A large, eco-friendly new health centre in Wales that has been designed to enhance the patient experience, and which has succeeded in improving attendance rates, has won the Management in Practice Design and Facilities Award 2009.
Cwm Gwyrdd Medical Centre was announced the winner of the national award, sponsored by property development specialists Clark Weightman, on Tuesday (6 October 2009). The award acknowledges the most innovative new build or renovation of a GP surgery.
The new £2.25m health centre, based in the community of Gilfach Goch, is the outcome of a holistic approach to design, with the promotion of patient wellbeing a priority.
The medical centre was officially opened on 12 February 2009 by the Welsh Assembly Health Minister Edwina Hart. It is the first primary healthcare building in Wales to achieve NEAT Excellent Status.
Flexibility of design was a key concept for the £2.25m construction of the Cwm Gwyrdd Medical Centre, with the site allowing for partitions to be removed or added and for further expansion of the building at ground and first-floor level.
Environmental objectives were also high on the practice's agenda – the building's design maximises natural light, reducing the need for artificial lighting, and the use of renewable energy reduces reliance on traditional gas and electric requirements.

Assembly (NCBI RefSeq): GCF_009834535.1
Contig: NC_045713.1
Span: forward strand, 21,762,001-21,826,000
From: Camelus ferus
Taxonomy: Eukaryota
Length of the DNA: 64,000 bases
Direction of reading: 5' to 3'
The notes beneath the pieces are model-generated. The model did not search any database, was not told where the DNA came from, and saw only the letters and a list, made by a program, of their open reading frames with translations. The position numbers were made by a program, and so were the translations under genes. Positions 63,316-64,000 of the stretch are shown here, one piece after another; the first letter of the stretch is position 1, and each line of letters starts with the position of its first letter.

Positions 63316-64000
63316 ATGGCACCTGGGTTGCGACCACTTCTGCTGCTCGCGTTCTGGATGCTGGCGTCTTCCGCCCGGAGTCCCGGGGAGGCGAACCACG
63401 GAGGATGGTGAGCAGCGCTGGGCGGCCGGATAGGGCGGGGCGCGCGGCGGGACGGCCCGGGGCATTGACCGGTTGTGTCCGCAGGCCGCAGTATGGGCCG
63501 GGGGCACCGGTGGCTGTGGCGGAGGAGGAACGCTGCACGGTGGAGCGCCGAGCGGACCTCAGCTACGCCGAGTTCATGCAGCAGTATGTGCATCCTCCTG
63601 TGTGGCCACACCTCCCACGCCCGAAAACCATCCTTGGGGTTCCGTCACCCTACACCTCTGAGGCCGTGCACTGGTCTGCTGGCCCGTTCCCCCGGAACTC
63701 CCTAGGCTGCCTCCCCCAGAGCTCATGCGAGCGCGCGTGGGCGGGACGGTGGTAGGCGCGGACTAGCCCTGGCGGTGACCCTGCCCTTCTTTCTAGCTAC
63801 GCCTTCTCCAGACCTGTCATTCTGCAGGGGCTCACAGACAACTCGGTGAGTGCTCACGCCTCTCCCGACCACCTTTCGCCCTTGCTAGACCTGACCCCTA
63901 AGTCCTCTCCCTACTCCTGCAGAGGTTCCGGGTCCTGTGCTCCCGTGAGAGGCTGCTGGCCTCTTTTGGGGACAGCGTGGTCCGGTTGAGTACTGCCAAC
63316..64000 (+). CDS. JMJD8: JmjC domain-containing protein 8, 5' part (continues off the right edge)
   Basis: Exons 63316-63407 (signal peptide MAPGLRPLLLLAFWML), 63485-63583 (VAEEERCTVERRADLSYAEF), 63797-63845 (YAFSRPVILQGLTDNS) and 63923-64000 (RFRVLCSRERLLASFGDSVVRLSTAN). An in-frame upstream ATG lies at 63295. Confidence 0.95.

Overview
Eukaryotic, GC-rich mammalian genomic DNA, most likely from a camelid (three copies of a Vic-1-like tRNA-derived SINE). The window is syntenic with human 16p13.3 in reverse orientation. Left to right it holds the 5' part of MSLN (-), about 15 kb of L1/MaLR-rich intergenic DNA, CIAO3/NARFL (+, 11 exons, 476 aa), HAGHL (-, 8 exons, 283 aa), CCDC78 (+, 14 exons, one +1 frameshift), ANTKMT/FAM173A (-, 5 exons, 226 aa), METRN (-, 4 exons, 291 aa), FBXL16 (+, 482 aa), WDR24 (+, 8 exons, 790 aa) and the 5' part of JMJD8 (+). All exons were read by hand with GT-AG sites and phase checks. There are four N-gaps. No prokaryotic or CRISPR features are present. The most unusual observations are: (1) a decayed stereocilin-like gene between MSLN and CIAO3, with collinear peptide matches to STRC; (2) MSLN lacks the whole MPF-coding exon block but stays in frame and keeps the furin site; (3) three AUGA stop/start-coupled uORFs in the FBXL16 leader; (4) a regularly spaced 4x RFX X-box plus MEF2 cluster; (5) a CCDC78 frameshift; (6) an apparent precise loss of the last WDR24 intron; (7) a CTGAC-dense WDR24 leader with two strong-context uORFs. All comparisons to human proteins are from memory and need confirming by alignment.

James Bull (pictured), Practice Manager of Cwm Gwyrdd Medical Centre, who accepted the award, said: "Having worked in an older building for a long time, the chance to work in something so modern and so unique is a massive plus for my job.
"We feel privileged to work in the building, which gives the GPs and staff a proper, modern working environment. But the biggest change is for the patients who have a fantastic new building, of which they can be proud."
Does practice design have a significant role in enhancing patient care? Your comments (terms and conditions apply):
"It's true that many designers believe they can encourage people to make healthier choices by transforming the physical environment, creating incentives to lose weight or give up smoking, and even rethinking how a receptionist answers the phone. It is hoped that of all of this and more will influence how people behave – with regard to their own health and the services they consume. But will services redesigned around a patient's experience be enough to transform healthcare, and is all of this genuinely about empowering patients to make the right choices, or really about the nanny state making choices for us? Is it the place of designers to implement that agenda?" – Brid Hehir, Camden